|Institution:||University Of Leicester|
|Department:||School of Education|
|Keywords:||Education Leadership Management Change Schools|
|Full text PDF:||https://drive.google.com/file/d/0B1a_xmZEGhapbnZxbG9may10cmM/view?usp=sharing|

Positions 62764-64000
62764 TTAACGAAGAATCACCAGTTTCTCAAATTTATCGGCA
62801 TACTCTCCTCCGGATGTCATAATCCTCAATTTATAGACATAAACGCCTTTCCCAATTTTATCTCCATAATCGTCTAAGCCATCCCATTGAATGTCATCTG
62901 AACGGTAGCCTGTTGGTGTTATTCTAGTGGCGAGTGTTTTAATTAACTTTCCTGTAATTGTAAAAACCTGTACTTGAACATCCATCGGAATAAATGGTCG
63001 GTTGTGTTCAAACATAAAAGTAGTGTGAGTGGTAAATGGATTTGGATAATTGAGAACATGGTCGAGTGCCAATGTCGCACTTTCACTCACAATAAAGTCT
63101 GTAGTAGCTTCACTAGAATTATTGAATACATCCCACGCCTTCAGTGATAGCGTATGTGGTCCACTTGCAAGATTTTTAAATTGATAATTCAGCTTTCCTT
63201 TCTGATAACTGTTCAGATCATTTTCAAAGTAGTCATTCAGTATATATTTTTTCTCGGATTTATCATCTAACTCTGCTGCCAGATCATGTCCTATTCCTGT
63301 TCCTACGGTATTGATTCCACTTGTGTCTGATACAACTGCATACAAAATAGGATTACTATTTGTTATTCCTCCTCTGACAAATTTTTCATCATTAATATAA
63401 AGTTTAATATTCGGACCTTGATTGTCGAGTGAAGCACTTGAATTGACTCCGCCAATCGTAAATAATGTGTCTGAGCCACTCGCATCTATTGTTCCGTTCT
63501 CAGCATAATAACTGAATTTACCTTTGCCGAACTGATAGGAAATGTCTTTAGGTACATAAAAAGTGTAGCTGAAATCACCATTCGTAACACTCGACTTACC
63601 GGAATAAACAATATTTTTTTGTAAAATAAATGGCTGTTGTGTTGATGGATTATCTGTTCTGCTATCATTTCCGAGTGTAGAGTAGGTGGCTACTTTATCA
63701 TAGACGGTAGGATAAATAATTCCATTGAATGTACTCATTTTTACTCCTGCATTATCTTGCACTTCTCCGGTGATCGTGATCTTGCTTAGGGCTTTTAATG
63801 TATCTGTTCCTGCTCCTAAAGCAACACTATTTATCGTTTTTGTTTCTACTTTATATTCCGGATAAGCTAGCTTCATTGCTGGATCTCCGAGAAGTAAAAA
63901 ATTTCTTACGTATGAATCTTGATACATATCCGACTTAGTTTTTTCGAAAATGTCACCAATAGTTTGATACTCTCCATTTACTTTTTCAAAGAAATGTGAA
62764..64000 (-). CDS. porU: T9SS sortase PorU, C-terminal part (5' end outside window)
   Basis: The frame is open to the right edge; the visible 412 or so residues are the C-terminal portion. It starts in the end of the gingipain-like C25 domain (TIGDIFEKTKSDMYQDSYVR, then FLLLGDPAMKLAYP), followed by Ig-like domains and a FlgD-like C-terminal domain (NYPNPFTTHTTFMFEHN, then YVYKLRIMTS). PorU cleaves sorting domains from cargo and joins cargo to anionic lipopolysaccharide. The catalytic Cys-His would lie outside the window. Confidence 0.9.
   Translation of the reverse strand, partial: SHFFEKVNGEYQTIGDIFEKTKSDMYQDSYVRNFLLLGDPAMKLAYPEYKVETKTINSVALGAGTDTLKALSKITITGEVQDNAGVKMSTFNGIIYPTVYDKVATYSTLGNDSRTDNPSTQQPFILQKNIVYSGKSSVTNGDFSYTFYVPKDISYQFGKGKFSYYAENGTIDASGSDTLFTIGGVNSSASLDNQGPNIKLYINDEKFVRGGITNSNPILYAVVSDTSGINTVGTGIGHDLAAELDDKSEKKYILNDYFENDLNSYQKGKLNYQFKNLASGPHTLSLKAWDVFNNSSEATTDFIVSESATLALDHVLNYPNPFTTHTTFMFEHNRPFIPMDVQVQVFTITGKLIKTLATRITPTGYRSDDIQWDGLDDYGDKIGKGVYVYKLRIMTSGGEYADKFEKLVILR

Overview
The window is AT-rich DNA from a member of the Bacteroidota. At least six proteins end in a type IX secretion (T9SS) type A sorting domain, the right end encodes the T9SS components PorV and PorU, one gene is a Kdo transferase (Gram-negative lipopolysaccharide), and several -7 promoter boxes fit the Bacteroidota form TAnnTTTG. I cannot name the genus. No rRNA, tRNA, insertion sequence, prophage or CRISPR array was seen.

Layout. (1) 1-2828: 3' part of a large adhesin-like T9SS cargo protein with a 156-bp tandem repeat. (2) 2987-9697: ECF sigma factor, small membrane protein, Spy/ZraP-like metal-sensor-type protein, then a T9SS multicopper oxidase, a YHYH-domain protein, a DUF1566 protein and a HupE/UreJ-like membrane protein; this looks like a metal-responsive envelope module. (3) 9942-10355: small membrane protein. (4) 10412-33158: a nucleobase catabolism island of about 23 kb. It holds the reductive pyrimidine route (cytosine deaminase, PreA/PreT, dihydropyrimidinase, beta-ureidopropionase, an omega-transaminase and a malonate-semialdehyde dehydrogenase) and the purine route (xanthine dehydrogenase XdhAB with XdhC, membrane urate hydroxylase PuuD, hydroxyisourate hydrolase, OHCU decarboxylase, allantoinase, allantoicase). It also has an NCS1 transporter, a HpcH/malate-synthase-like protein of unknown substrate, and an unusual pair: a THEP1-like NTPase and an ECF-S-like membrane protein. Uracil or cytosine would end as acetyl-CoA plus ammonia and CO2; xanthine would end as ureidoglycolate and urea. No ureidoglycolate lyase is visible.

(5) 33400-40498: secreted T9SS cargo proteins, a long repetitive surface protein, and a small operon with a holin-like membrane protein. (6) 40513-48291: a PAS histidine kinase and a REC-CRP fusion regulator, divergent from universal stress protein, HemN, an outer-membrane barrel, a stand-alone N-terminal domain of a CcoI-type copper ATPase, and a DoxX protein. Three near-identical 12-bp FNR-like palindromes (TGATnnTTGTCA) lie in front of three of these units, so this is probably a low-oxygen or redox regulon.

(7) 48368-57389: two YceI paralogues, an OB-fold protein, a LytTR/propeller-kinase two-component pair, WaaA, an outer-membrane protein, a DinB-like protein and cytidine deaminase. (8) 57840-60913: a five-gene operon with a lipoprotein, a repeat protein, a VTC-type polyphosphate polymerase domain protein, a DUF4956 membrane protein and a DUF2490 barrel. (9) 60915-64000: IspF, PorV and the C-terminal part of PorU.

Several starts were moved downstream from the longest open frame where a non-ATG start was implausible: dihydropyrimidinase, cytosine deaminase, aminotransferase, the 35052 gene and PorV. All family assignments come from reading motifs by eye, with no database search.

The research work disclosed in this publication is partly funded by the Malta Government Scholarship Scheme. The study investigated school-level structures and interventions that support learning in the new context of comprehensive schooling at St. Peter’s Boys Catholic School (SPS). Following the 2011 national reform in the transition from primary to secondary schooling which eliminated the age 11+ examination system, SPS started to enrol mixed-ability cohorts. To address this challenge, SPS invested in a new primary school and expanded its secondary section. The motivation behind this investment was student centred, in order to better address diversity through holistic education from a younger age and to have a more diversified curriculum which caters for the wider range of pupil abilities. Hence, the aim of the study was to analyse the effectiveness of the restructuring implemented by the school leadership in the move to becoming a comprehensive school, and also to assess the professional community’s degree of participation in this change. Such an analysis was significant to understand the direct and indirect effects of school-level interventions on learning. It also investigated whether collaboration between the School Leadership Team and the professional community is an important factor for the successful implementation of new systems. Researched school-level effectiveness factors and themes deductively identified through preliminary interviews were used to guide the evaluation of current practice. This evaluation was subsequently used to suggest further improvement planning and appropriate support to the professional community. Since the study involved both the School Leadership Team (SLT) and the larger professional community, a mixed-methods approach employing a case-study with the SLT and a survey with the professional community was utilised. Findings indicated that a distributed leadership style, good working conditions, a culture which promotes staff collaboration and initiative, the development of professional learning communities and interventions that improve learning opportunities, were highly influential for effective learning following the change to comprehensive schooling. However, mixed-ability pedagogy, pupil re-enforcement and parental involvement emerged as concerns which require a shared vision and further development.